In an embodiment, the PBS hypotenuse is arranged and constructed such that light reflecting from the selectively addressable mirrors of the MEMS device in the off state and have a mixture of both first polarization and second polarization light beams. These light beams are transmitted towards the dump exit face.
In an embodiment, the optical imaging engine also comprises a light trap affixed to the PBS prism at the dump exit face. This light trap is comprised of a first absorptive waveguide wall and a second absorptive waveguide wall. The first absorptive waveguide wall and the second absorptive waveguide wall arranged such they form a form a taper angle where they meet.
Note that the taper angle is selected such that the first absorptive waveguide wall and the second absorptive waveguide wall exceptionally absorb rays from the widest range of angles incident thereon.
In an embodiment, an optical imaging apparatus comprises a first lens perpendicular to a first optical axis and a PBS cube having a PBS beamsplitting hypotenuse that reflects light beams having a first polarization state along a second optical axis. The second optical axis is perpendicular to the first optical axis. The PBS beamsplitting hypotenuse transmits light beams having a second polarization along the first optical axis
In an embodiment, a turning prism is affixed to the first PBS cube. This turning prism receives light beams having the first polarization state and twists and reflects light beams having the second polarization state along a third optical axis.
In an embodiment, a second lens receives light beams having the second polarization state along the first and third optical axis and focuses light beams from the first optical axis to a first focusing point and focuses light beams from the second optical axis to a second focus point.
In an embodiment, a integration tube having an entrance face is included. The first focus point and the second focus point overlap on the entrance face. The integration tube further comprising an exit face.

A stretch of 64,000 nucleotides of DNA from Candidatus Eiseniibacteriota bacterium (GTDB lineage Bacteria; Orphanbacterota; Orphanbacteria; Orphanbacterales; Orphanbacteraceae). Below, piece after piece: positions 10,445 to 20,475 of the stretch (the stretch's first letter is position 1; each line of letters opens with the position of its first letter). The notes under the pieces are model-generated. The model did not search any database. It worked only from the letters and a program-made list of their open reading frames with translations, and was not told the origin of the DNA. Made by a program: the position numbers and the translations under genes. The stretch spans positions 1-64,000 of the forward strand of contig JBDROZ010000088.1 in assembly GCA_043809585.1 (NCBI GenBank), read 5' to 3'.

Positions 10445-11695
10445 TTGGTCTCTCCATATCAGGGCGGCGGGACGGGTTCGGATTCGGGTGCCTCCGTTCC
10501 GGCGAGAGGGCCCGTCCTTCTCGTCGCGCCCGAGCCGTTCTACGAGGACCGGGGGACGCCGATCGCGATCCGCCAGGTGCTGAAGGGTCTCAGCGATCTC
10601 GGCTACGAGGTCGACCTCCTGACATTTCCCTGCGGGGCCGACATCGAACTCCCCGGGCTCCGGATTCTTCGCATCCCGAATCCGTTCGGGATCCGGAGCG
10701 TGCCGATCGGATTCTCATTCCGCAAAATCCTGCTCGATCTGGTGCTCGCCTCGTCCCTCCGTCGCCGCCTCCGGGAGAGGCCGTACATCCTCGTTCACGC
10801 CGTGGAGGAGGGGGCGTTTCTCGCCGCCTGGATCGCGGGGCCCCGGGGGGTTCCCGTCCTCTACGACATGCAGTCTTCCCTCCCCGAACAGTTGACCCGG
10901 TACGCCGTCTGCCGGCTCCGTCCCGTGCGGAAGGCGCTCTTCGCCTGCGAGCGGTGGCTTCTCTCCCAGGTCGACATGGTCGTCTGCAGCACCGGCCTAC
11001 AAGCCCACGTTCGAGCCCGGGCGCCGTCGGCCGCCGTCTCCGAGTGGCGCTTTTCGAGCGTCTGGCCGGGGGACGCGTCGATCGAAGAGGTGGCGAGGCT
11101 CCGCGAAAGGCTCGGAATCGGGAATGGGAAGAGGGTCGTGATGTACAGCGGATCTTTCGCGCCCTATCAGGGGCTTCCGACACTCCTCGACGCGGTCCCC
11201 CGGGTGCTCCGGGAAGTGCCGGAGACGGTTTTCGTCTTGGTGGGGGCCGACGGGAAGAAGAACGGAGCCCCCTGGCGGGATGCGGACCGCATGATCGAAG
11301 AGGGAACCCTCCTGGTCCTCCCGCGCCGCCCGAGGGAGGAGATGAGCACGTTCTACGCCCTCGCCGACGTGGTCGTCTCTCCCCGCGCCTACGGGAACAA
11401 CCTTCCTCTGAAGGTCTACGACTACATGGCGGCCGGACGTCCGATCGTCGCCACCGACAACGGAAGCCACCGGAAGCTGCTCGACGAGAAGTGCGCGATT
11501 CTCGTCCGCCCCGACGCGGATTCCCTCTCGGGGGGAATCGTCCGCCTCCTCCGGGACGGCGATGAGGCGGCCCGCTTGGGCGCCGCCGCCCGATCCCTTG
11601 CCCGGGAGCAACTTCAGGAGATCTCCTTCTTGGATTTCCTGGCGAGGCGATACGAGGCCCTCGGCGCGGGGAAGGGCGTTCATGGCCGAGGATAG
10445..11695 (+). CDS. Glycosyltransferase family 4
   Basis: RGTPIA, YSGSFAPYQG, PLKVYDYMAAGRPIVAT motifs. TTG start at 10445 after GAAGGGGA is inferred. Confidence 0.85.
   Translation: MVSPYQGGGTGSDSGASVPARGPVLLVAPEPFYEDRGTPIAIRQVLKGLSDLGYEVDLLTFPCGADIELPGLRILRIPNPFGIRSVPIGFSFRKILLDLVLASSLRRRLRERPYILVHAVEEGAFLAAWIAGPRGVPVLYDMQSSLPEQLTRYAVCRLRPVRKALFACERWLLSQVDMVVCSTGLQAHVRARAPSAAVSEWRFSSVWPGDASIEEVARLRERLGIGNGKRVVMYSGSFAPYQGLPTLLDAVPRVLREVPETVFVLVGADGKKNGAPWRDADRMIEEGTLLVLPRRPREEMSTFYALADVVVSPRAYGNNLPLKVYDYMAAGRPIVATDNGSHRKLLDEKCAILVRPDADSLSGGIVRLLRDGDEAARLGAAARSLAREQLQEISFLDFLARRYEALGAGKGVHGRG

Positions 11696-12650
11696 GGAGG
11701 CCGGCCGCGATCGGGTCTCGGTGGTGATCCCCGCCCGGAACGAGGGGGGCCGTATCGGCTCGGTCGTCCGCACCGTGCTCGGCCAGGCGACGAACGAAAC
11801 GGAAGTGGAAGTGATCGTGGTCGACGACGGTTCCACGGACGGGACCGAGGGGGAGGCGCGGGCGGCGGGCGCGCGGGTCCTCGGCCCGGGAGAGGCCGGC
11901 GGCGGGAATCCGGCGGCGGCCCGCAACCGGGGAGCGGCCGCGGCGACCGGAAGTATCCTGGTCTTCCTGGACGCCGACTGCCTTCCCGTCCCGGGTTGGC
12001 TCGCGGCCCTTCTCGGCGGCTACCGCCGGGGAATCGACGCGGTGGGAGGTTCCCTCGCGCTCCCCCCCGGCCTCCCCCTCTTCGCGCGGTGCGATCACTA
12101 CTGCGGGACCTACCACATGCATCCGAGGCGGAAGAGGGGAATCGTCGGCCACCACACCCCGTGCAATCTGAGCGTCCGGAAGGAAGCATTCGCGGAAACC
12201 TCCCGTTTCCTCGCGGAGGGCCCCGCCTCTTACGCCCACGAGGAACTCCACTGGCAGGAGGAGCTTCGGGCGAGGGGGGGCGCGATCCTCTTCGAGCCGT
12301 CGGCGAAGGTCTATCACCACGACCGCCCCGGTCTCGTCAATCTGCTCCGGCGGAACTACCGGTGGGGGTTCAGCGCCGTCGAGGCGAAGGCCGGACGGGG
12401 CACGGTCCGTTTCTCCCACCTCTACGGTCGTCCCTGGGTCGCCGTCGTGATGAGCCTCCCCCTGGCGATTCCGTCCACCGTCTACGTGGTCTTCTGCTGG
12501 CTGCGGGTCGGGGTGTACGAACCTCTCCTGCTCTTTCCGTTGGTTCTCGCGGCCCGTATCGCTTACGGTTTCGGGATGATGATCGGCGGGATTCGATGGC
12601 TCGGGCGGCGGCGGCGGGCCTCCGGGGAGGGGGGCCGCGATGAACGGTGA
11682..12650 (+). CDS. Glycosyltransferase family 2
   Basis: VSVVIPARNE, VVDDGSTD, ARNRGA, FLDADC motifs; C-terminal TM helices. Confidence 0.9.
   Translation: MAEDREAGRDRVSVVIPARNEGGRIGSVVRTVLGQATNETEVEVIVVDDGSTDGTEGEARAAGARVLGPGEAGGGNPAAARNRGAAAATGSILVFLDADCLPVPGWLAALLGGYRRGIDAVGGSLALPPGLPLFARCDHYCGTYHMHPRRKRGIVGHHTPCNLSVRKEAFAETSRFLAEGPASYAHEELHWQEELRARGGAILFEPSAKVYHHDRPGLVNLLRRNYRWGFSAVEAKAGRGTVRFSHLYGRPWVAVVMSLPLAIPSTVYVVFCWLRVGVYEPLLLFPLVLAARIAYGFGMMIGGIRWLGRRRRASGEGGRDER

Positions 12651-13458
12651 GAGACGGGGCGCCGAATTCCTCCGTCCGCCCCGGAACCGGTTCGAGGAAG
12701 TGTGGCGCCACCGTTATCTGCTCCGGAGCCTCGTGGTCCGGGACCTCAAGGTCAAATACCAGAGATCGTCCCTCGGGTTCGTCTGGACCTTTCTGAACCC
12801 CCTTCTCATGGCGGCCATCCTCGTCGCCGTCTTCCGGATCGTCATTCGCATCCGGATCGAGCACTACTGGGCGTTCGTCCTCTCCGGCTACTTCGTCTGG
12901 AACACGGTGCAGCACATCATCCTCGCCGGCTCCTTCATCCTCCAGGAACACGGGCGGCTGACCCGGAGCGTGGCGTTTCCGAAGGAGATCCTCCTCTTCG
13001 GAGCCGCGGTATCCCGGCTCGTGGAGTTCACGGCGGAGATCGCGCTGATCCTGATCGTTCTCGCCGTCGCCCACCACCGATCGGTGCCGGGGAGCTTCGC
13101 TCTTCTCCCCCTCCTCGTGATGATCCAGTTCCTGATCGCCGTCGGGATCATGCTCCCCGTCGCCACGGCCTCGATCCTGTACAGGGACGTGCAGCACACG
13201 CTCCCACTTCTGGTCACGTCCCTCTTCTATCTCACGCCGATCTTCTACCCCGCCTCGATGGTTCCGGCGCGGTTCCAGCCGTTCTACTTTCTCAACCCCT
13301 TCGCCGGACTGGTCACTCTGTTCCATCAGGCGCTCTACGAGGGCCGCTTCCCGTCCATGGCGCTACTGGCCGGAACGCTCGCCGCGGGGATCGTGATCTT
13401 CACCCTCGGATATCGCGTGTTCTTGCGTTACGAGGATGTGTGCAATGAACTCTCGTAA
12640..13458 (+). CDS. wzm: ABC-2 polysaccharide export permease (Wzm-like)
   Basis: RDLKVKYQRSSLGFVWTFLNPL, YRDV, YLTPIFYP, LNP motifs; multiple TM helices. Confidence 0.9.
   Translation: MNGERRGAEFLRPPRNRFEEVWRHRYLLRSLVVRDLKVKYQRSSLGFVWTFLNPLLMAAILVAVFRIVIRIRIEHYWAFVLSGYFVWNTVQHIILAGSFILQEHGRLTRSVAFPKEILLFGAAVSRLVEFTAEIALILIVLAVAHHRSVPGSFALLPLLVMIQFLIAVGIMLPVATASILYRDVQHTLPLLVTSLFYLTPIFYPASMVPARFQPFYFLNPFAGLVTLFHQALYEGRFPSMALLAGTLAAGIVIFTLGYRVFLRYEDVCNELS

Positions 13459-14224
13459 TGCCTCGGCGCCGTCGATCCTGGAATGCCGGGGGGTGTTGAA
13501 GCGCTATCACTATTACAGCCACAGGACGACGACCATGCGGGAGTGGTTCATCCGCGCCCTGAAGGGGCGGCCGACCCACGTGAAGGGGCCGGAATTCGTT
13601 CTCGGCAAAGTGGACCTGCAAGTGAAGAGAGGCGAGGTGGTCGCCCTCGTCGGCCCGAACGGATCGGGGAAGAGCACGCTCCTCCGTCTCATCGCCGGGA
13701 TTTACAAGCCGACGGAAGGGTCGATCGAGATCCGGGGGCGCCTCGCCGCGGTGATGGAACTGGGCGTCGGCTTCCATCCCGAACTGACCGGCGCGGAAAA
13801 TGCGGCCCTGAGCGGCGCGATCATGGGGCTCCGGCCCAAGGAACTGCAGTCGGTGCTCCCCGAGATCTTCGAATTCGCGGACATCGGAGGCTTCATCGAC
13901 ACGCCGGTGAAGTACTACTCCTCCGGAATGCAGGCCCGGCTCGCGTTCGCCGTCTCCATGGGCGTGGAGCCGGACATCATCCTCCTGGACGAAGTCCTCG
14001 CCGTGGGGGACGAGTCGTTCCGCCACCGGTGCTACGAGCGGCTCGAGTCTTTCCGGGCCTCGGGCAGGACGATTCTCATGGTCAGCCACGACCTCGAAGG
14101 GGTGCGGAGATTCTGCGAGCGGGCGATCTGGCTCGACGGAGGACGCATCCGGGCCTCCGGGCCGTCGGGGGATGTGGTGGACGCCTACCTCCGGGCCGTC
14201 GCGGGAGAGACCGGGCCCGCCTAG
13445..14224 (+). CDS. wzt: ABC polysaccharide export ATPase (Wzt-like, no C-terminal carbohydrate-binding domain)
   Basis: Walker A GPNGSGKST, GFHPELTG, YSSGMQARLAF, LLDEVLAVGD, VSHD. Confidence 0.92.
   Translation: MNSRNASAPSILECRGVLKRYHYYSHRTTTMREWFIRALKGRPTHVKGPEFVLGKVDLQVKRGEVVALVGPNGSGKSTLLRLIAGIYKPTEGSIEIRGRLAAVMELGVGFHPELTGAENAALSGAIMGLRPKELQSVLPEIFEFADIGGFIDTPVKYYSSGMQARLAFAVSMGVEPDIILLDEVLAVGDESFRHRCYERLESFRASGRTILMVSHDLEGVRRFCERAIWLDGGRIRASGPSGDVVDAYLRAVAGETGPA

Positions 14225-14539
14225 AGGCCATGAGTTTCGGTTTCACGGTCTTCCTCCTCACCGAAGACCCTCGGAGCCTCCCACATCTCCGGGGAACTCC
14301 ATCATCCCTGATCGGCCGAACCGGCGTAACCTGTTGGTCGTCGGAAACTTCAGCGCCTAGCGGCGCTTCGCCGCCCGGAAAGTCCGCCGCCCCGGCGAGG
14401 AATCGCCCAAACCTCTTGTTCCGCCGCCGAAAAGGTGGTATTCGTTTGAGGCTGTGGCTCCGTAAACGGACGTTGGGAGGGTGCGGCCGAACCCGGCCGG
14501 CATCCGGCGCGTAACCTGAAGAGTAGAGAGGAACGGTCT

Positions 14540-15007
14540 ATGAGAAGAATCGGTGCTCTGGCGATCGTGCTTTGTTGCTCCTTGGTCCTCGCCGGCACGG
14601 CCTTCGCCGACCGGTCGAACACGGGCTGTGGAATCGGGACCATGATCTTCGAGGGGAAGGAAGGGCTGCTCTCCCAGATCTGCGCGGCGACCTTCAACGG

In an embodiment, a condenser receives light beams having the second polarization output from the exit face of the integration tube and transmits light beams o an imaging stage along a fourth optical axis.
The above and other preferred features of the invention, including various novel details of implementation and combination of elements will now be more particularly described with reference to the accompanying drawings and pointed out in the claims. It will be understood that the particular methods and circuits embodying the invention are shown by way of illustration only and not as limitations of the invention. As will be understood by those skilled in the art, the principles and features of this invention may be employed in various and numerous embodiments without departing from the scope of the invention.
It should be noted that the figures are not drawn to scale and that elements of similar structures or functions are generally represented by like reference numerals for illustrative purposes throughout the figures. It also should be noted that the figures are only intended to facilitate the description of the preferred embodiments.
One embodiment of an Optical Engine (OE) 10 is disclosed in
The structure of collection stage 100 can use conventional methods and thus can comprise an arc lamp light source 61 and ellipsoidal reflector 60, the combination of which produces an image of the arc at the ellipsoid's secondary focus F0 via collection stage numerical aperture NA0. The ellipsoid's geometric and reflective properties can be optimized by methods well known in the trade such that the total flux and volumetric extent of the focal spot F0 are as close to the theoretical maximums as possible for an etendu point established by the active area of the imager. Inclusion of optional cold mirror 62 further reduces deleterious UV and IR arc lamp emissions at the engine entrance, and a packaging advantage, since the collection stage can be spun to any position about collection stage output axis AX1. Ellipsoidal reflector 60 is depicted to deliver a collection numerical aperture corresponding to f/1.0, but any collection speed can be so designed.
Still referring to
The fundamental optical function of the MEMS imager in an engine is depicted in
Still referring to
This off-axis illumination and on-axis output method, where the illumination is passively reflected into a natural dark state field until mirror deflection swings a portion of it into the exit pupil, is commonly referred to as ‘dark field illumination.’